OT Travails of a would-be logger

A friend is clearing an area and offered me my choice of a tree (for
bowl making). I took two chainsaws and we picked a large sweetgum in a
cleared area. The only tree nearby was about 10 ft. away, and dead.
There was a good breeze so I made my felling notch on the downwind side.
The tree was straight and had very few limbs. As I was cutting the
upwind cut and about to yell "timber", the tree just leaned upwind, away
from the notch and came to rest against the smaller dead tree, pinching
my chainsaw firmly. To lessen any damage, I disconnected the bar and
chain from the saw.
I got my second saw out of the truck and gingerly cut the smaller tree
and it fell away. The original tree just stayed where it was. A little
nip in the bottom of the notch and the tree fell with a crash, spitting
out the chainsaw bar and chain.
Still using the second saw I cut the first block off the large end of
the trunk (25 inches diameter). Although this end seemed to be off the
ground, as the saw neared the bottom of the cut the kerf closed on my saw.
After putting my first saw back together I made the second cut until it
too started closing and pulled out. The third cut closed and grabbed
the saw at the bottom, but when it did, it released the saw in the first
cut. And so on and on. All afternoon. I harvested 22 trunk sections
ranging from 25 inches diameter to 18 inches, loaded them on a trailer
and got them in my back yard.
Tomorrow I start sealing the ends and cutting bowl blanks.
Reply to
You have probably gotten a lot of advice already, but just in case, here are a couple of tips from somebody who has been at it for many years:
-Sounds like your tree really wanted to go toward the wind direction, from a gravity standpoint. Any you wanted it to go the other way, assuming that the wind would overpower nature. That is always a tough call, but if you simply HAD to cut it that day, you need to know for sure how much and EXACTLY which way the tree is leaning. Standing 30 or 40 feet away from the tree and holding up a level will tell you what's up. You look from at least two directions, 90 degrees apart. If you don't have a level, hold your axe or mall by the tip of the handle so the head hangs down towards the ground. That's a pretty good vertical reference. -Once you know, for sure, which way the tree is or is not leaning, you are in a better position to make a suggestion.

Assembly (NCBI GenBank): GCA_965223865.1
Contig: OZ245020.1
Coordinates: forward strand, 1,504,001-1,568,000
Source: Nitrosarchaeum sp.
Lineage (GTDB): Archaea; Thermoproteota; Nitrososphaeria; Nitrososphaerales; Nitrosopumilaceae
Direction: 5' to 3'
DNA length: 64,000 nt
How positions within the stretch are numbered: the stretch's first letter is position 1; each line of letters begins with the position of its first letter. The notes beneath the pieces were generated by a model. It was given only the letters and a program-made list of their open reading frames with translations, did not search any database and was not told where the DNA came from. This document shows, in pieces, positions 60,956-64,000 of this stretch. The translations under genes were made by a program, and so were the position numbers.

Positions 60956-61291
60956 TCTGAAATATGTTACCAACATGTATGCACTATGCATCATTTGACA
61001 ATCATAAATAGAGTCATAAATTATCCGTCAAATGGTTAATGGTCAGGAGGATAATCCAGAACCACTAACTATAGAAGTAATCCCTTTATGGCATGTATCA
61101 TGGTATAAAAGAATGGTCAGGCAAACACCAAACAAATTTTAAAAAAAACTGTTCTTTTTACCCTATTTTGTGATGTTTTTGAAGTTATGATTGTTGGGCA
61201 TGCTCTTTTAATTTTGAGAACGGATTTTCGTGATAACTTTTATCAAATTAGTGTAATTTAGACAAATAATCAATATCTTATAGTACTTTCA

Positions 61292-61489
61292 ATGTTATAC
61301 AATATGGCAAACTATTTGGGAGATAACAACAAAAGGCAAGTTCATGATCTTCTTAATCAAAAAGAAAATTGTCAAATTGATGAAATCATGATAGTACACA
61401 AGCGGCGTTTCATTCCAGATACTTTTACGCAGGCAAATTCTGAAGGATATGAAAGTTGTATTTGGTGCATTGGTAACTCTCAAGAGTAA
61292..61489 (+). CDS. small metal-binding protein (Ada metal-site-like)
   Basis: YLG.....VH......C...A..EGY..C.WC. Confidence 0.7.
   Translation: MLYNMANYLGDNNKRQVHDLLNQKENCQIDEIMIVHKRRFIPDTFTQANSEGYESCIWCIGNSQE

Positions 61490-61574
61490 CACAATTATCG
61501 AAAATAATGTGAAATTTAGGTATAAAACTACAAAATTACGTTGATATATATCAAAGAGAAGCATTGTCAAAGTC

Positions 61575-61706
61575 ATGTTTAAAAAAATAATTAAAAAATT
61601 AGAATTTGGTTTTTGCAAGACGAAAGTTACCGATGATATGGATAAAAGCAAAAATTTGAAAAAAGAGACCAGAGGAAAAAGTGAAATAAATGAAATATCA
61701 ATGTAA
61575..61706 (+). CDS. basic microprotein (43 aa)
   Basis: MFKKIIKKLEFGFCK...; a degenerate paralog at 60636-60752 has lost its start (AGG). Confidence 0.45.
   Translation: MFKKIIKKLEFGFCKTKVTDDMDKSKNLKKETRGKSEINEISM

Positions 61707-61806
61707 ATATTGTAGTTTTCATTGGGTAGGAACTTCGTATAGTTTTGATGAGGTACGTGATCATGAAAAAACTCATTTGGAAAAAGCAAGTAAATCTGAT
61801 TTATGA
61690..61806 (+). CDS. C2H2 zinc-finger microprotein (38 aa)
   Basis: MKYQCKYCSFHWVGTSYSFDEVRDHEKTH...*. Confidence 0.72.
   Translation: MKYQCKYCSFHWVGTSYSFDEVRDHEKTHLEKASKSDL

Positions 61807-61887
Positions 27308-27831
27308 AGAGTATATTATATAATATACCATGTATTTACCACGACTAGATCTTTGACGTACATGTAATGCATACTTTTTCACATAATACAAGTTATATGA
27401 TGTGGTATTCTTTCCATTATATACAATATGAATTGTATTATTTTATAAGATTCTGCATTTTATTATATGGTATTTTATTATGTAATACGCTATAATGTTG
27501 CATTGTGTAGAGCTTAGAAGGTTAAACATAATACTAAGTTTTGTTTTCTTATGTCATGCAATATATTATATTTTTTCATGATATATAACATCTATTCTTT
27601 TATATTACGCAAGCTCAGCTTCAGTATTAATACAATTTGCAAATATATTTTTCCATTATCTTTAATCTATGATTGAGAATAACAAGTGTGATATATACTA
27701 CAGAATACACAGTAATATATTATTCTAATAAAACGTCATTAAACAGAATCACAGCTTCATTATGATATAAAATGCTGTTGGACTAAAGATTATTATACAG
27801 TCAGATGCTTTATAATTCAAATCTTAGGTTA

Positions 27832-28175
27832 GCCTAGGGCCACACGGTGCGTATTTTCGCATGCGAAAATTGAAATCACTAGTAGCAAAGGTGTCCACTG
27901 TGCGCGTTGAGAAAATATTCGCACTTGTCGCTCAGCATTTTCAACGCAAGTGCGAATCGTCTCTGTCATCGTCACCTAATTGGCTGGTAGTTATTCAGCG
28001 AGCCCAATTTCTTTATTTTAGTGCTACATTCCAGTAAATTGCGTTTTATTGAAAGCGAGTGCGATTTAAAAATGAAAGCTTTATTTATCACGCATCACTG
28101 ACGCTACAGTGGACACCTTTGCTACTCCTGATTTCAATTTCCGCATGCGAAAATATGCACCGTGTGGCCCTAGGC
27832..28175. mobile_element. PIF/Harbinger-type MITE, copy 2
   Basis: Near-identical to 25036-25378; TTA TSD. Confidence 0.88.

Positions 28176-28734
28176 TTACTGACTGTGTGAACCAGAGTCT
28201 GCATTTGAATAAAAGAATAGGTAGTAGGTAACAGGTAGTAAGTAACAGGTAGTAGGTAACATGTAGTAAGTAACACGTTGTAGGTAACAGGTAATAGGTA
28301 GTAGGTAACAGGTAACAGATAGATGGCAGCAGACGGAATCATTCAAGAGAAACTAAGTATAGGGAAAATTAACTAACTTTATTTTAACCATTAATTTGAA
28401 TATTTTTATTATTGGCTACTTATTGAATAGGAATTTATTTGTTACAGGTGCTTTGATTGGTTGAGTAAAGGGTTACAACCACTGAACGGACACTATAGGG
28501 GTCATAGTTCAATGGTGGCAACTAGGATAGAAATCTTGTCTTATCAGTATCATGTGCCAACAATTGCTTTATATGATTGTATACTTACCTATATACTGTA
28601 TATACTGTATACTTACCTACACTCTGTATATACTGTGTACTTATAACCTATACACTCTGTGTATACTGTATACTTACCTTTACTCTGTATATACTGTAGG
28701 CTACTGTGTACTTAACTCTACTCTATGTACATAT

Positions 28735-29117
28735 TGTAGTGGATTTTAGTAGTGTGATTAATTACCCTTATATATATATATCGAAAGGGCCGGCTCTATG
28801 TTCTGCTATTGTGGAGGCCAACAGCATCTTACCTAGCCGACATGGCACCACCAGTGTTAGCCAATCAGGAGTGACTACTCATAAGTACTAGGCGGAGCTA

-Next tip: Don't cut all the way through the tree. Leave a "hinge" to help guide the tree. -Next tip: If there is a question as to which way the tree is going to fall, after the notch it cut and you are making the felling cut, be prepared to drive a wedge or two into that cut as soon as there is room. I have a couple of plastic wedges for this purpose, so I don't ruin the saw chain if I nick them. Then, once you have cut all but about an inch or so, (the "hinge"), start driving the wedges deeper.
Next tip: I always take 2 saws (with tool box, fuel and oil), 2 metal wedges, a plastic wedge and a splitting mall to the woods, as a minumum.
Next tip: When working on a downed log, if I have any doubt as to which way it will sag when I start cutting it up, I always drive a wedge (plastic, if I have it) into the cut once it is deep enough.
Next tip: If I run out of wedges for whatever reason, I can always make some from the wood on the ground. I can saw them to shape, chop them to shape, split them to shape, or even just use a piece of a tree branch.
This is what you want to avoid at all costs: (Don't ask me how I know)
formatting link
Many guys have literally been beheaded when the split hit them. Pete Stanaitis ----------------
Reply to
Pete S
Reminds me of a few trees I took down. A few years back I was in a bad accident and my legs don't work right anymore. I had to take some big trees down. 40-48" Hemlock at the base with a quadra head. Since my legs didn't work right I had bought a Kubota with a backhoe 32 HP. Anyway a snatch block was rigged and I was on the tractor to provide pull. This was because it leaned toward my shop. So the tree guys started cutting, and nothing much is happening. All of sudden the chain saws are off and they are beating on wedges. One of them comes over and tells me if he yells run get off the tractor and run, it means things went wrong and the tree is going to drag the tractor thru the woods. Fortunately all went well other then it took out a cedar I wasn't planning on.
Mike M
Reply to
Mike M

Site Timeline Threads

InspirePoint website is not affiliated with any of the manufacturers or service providers discussed here. All logos and trade names are the property of their respective owners.